Celebrating the Photography of Professor Tom Knight

Tom Knight in the classroom.

FOR HUMBOLDT STATE PHOTOGRAPHY Professor Tom Knight (‘50, ’54), light was everything. Whether it was illuminating the crescent outline of a subject’s face or highlighting the opalescent luster of a common washbasin, Knight made finding the right light at the right moment his life’s passion.

“Tom had definite feelings that everything should be natural. Light was so important to him,” says Katy Knight (‘53), Tom’s wife. “He didn’t use flash or lights unless he was teaching the studio photography class. He didn’t think you needed new equipment. He just thought everything should be very basic and I think it shows in his work.”

A new book of Knight’s work from the 1940s to the 1980s is titled simply Tom Knight. Katy Knight published the book with assistance from Bill Brazill (‘70, ’73) and Neil Gilchrist (‘66), two of Knight’s former students.

From an early age, Knight was a shutterbug. At just 11 years old he was printing photographs at his family’s Berkeley, Calif., home in a backyard shed that his parents converted into a darkroom. At age 14, he entered a photography contest co-sponsored by the Oakland Tribune. The assignment was to photograph the Bay Bridge. Knight won. He entered the following year and won again. The Tribune was intrigued and soon his images were being published in the newspaper.

Those early assignments kicked off his career as a photographer. Always a people person, Knight created portraits far more than landscapes or still life scenes. His images of everyday people in Mexico and portraits of fellow professors display an intimacy and level of comfort that allows the images to feel very natural.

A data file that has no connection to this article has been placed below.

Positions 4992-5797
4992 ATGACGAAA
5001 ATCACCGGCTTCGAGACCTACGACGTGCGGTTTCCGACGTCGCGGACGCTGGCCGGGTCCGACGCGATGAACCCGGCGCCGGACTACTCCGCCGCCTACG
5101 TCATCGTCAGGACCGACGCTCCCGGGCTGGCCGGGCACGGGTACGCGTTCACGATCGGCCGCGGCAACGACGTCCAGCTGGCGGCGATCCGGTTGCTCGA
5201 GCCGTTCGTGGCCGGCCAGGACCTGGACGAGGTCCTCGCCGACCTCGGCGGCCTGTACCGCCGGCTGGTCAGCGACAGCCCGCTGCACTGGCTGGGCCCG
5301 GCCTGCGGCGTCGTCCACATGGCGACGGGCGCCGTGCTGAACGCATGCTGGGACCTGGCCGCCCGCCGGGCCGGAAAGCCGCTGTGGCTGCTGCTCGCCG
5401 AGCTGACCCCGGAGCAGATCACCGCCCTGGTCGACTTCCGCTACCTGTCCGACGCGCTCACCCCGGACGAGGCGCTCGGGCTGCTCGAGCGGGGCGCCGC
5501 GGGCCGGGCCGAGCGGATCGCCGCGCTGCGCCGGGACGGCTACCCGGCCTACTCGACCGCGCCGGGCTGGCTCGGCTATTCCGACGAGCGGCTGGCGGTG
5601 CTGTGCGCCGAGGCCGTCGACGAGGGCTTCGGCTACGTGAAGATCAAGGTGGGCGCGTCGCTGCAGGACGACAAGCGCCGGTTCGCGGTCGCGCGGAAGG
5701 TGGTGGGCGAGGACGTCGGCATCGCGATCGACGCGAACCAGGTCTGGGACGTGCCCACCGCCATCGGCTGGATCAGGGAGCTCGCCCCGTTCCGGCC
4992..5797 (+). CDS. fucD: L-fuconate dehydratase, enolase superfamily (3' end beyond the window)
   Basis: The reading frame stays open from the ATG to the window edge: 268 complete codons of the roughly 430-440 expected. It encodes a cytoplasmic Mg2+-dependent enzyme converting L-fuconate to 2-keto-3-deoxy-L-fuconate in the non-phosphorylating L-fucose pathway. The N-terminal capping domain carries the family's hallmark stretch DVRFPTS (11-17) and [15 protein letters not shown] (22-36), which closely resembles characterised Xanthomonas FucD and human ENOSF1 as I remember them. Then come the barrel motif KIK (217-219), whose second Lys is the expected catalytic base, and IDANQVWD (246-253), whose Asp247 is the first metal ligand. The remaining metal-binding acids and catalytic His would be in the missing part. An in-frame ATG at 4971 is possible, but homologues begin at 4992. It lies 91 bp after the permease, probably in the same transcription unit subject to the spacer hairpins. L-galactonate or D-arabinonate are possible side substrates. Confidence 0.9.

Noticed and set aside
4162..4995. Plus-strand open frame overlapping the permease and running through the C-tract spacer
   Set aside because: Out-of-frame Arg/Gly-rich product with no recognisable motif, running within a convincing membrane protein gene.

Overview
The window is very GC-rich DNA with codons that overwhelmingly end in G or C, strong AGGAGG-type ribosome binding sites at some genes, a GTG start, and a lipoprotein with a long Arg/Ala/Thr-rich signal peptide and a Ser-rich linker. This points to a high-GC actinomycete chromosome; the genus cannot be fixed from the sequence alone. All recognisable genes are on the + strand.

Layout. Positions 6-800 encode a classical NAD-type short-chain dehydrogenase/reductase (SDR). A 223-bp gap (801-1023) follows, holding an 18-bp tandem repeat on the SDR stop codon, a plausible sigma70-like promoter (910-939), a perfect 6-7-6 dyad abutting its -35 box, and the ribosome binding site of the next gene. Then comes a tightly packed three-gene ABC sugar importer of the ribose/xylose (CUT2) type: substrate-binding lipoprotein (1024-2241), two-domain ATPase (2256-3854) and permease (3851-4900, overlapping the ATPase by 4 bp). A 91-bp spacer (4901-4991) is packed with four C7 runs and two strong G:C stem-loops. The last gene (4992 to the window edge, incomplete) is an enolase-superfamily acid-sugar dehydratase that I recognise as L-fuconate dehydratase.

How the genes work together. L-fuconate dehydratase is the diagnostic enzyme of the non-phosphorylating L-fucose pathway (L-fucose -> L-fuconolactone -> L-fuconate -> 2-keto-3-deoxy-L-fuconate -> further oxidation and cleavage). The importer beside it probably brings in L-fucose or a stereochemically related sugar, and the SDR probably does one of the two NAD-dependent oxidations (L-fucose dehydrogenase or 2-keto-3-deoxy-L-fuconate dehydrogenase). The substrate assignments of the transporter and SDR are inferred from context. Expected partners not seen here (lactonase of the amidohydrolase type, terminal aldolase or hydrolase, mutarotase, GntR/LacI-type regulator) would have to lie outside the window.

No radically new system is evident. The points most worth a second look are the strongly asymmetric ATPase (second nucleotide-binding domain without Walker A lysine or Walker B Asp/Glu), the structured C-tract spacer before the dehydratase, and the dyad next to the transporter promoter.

Two portraits by Knight: a man in Mexico and former HSU Art Professor Reese Bullen.

After a stint in the U.S. Air Corps in World War II, he enrolled at Humboldt State, eventually earning a master’s degree in education. After three years teaching at Arcata High School, he was hired by the Humboldt State Art Department to teach jewelry, design, painting and photography.

“Tom Knight was instrumental in creating an environment here for photographers because at the time there were no specific schools for photography,” says Professor Don Anton, Knight’s successor who currently teaches photography in the Art Department. “This is the second oldest school of fine art photography in the United States—Tom fought very hard to make this work here.”

Knight taught at HSU until his death in 1990. During those 30-plus years of instruction he touched literally hundreds of student’s lives. He also invited some of the best photographers in the world to speak at HSU, including heavyweights like Imogen Cunningham and the legendary Ansel Adams.

Vaughn Hutchins, the Art Department’s darkroom technician, says Knight inspired him to become a photographer. He also enjoyed the professor’s affable approach. “He had a real good way of messing up people’s names; I think it was done semi on purpose,” Hutchins says. “It would be made up names like Elsmeranda, which is very different than Lori, for example. He was just always very approachable, you could go right down to his office and talk anytime.”

Hutchins is also the founder of the Tom Knight Fan Club that awards a scholarship to art students in conjunction with a more official annual scholarship awarded in Knight’s name. Additionally, to honor his memory, the Morris Graves Museum of Art in Eureka, Calif., dedicated the Tom Knight Gallery on Jan. 1, 2000. The gallery project was spearheaded by Richard Duning, Bruce Van Meter and many of Knight’s former students who gathered the
necessary funding.